Discovering Engineering Perfection: The Daewoo Lanos SE
The light, capable and indestructible car lumped in with the lemons
If you’re a savvy and perceptive consumer with a reasonable budget, you can get yourself a quality car. If you’re an idiot or you’ve only got $800 to spend, you’re probably condemned to the crap boxes. Cars which are going above and beyond just by engaging the flywheel every morning. But every now and then, lurking amongst the lemons, is an engineering masterpiece waiting to be discovered. You’d never find it by using good sense or spending good money, only by blunder or hardship. And that is how my friend and I found the Daewoo Lanos.
When I was a teenager, it was all about the Japanese imports. My mates and I all had Skylines, Silvias, Supras, AE86’s and rotaries. All fantastic, purpose-built cars. Back then we used to drive them hard. We had our go-to business parks and industrial estates, and we drifted all night until we crashed, our tyres were down to the wires or the police showed up. Nothing ever phased us, and somehow hooning was going to last forever.
This was, especially on a shelf-stackers wage, a hugely expensive pastime. Even though spare parts were cheap and readily available from a wrecker in Western Sydney, driving down to buy tie rods every Sunday did drain the bank. And despite ‘mates rates’ tow truck fees, 100 bucks a tow still became a pretty hefty weekly expense. Over the years state hoon laws bumped up fines into the several thousand-dollar range. Ultimately, we were all forced into poverty, and eventually out of the import market and into the crap box car market.
Not too long after I was forced to sell my R33 to pay fines (and eliminate temptation during my lengthy license suspension), my best mate wrote off his immaculate R34. Thanks to third party insurance, he was left with nothing but a mangled, valueless lump of metal. While none of this was funny, especially not to our parents, we laughed about the potential cars we’d end up in on our new budget. “Man, there’s a good Ford Laser down the road from me. 800 bucks and 2 months rego!” And so, after a couple of weeks of shelf stacking, he sent me a message saying he’d found a sick one. Our drifting days had been cut short, but we could still drive around late at night causing havoc.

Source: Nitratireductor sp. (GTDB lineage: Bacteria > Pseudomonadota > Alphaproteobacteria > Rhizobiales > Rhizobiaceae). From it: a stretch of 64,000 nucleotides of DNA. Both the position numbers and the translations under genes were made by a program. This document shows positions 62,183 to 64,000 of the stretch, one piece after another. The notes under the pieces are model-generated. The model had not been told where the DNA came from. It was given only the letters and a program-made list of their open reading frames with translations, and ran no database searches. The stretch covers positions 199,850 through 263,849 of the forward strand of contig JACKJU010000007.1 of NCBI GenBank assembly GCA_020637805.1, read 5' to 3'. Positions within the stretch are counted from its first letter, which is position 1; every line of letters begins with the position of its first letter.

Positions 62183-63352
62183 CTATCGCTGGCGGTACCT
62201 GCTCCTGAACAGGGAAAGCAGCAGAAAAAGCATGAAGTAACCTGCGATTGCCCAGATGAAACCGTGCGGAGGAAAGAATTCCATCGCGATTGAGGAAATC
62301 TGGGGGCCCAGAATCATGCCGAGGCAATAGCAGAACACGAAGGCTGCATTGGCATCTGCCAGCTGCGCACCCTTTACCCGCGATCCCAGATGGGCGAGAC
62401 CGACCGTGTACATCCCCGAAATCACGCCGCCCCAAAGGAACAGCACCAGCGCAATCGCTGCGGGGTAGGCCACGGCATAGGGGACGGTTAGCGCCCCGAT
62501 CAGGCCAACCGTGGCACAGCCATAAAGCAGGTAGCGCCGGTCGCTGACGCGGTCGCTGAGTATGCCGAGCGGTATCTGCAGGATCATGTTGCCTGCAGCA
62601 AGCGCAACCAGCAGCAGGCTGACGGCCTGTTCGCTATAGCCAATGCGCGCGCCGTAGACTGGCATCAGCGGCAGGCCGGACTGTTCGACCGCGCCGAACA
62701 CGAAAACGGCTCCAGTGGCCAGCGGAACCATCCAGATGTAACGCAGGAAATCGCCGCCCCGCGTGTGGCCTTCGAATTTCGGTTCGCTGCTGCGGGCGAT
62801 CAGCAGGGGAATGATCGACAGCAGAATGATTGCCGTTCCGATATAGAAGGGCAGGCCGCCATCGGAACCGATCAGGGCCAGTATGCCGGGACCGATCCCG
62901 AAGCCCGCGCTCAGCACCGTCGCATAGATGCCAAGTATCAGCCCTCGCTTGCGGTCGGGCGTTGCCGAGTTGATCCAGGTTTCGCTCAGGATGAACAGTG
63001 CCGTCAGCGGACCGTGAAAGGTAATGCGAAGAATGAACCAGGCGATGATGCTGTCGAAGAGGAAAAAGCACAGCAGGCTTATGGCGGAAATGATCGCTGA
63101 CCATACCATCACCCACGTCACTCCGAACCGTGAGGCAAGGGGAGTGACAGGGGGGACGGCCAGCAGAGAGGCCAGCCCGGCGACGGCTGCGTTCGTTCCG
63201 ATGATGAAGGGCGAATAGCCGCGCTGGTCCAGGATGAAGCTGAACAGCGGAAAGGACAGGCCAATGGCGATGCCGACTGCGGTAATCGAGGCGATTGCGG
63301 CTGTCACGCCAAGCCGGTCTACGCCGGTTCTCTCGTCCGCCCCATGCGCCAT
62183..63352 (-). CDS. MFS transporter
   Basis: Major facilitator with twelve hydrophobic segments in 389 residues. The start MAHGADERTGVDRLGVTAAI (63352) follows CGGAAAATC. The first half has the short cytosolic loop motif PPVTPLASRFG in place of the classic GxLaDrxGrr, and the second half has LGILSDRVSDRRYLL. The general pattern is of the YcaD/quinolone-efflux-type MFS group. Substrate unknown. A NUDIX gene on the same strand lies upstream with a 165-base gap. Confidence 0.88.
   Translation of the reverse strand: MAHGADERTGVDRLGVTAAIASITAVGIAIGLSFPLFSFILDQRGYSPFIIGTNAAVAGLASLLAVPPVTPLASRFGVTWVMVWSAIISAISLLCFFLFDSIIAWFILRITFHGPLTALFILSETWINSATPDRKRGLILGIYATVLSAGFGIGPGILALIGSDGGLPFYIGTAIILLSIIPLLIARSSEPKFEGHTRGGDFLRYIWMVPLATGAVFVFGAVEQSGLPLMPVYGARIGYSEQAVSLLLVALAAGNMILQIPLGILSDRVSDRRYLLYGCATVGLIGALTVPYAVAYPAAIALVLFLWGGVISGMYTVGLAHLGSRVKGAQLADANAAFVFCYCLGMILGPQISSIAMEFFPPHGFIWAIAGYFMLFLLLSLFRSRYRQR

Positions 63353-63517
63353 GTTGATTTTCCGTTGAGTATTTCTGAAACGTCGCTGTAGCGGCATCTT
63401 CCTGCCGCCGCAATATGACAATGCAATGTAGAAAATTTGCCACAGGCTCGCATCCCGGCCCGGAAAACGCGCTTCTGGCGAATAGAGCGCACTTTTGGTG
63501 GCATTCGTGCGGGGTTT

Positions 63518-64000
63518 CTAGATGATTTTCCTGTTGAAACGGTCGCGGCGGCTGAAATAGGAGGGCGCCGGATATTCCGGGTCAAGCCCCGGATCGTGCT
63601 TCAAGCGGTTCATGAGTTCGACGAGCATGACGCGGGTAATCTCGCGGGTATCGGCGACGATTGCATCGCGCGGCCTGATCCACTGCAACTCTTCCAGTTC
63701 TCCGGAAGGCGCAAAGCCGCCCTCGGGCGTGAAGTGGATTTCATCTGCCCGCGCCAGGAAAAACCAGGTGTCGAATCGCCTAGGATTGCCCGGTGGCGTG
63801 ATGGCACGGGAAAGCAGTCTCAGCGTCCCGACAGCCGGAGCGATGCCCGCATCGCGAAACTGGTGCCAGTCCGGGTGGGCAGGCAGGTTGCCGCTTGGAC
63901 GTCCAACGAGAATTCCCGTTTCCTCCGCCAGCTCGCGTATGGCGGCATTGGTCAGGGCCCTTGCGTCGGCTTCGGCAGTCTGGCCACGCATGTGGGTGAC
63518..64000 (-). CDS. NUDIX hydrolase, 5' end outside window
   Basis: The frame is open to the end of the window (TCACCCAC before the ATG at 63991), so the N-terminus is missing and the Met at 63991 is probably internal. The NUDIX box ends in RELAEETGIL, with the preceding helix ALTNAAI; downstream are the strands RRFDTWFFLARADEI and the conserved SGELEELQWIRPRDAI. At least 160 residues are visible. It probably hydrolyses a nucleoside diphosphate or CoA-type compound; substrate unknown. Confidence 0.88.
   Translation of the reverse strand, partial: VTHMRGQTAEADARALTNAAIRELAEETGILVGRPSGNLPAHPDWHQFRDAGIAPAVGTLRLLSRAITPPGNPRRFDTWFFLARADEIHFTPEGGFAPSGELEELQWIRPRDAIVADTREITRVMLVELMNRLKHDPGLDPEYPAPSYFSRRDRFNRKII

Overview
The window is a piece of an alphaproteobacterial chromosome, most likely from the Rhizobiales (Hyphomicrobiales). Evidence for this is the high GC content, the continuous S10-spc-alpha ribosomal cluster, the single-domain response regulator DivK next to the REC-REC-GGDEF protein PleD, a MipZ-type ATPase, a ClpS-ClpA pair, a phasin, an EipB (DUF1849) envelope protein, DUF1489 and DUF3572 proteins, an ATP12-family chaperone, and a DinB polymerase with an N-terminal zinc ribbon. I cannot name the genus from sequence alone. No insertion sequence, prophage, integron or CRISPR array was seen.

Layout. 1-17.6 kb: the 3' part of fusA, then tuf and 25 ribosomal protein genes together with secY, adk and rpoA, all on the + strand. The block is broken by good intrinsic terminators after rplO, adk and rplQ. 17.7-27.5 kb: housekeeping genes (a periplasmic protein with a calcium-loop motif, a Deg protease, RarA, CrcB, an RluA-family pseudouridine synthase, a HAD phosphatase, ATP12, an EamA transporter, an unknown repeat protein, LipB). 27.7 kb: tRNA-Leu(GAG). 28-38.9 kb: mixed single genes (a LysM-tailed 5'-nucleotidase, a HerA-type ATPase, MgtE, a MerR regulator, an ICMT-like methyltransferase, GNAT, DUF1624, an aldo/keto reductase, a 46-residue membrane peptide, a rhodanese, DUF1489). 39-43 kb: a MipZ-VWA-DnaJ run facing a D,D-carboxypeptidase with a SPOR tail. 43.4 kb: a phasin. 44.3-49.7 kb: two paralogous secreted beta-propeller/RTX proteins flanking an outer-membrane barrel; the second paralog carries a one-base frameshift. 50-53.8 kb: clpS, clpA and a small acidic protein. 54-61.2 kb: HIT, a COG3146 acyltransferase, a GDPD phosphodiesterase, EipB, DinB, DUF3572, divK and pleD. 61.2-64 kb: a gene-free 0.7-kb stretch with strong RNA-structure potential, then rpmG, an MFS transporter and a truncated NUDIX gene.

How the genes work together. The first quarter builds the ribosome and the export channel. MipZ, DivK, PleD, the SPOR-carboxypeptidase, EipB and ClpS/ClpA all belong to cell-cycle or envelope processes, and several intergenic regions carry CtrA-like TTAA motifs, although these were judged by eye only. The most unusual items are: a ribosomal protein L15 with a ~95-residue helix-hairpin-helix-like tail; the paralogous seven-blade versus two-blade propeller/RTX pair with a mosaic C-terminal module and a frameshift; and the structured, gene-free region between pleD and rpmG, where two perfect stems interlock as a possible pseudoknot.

The next night he picked me up in what was simply the worst example of a car I had ever seen in my life. It was a miserable green late 90’s Daewoo Lanos SE. A dopey, pathetic little thing, standing there on its absurdly skinny tires like an olive on a toothpick. It took me 45 minutes to get in because the closer I got the less I could control my hysterical laughter. If you’ve ever seen the ‘try not to laugh challenge’ videos on Youtube, a still image of the Lanos presents a greater challenge than any of them. My mate’s new car also came at a hilarious price, a mere AUD $900 with nearly 6 months rego.
Psychologically prepared for innumerable breakdowns, we began thrashing the Korean beast across greater Sydney. We took this little car, with no recorded service history and not a single straight panel, on some remarkable journeys. Up and down the motorway we catapulted, always snapping gears and always in search of the Daewoo’s top speed. From Canberra to Newcastle and everywhere in between the Lanos was happy to take us. Despite our expectations, it never once broke down.
When it got so late that anything worth visiting was shut, we would either put the car up to some unreasonable task, or think of reckless and irresponsible sports we could use it for. Often we would take the Lanos along one of the many unsealed roads in our states National Parks, seeing how long it would prevail where only a Landcruiser or Land Rover should be. The most idiotic of our car spots was called ‘bin smacking’. As the name suggests, this involved kamikaze missions to smack into rubbish bins and send them flying over the roof. A truly moronic thing to do, but I can’t deny the tears of laughter that came from it.
It was through the thousands of highway miles, the bush bashing and the bin smacking that my mate and I began to realise we had stumbled upon a truly great car. His banged up, flimsy looking 90’s model Lanos was actually masterful piece of design, and as sturdy and reliable as a sheep dog. It was the apex of automotive engineering masquerading as a crap box. What kind of machine, apart from maybe a Toyota Hilux, can be driven in and through anything, without ever being serviced or maintained, and continue to serve you with unwavering loyalty?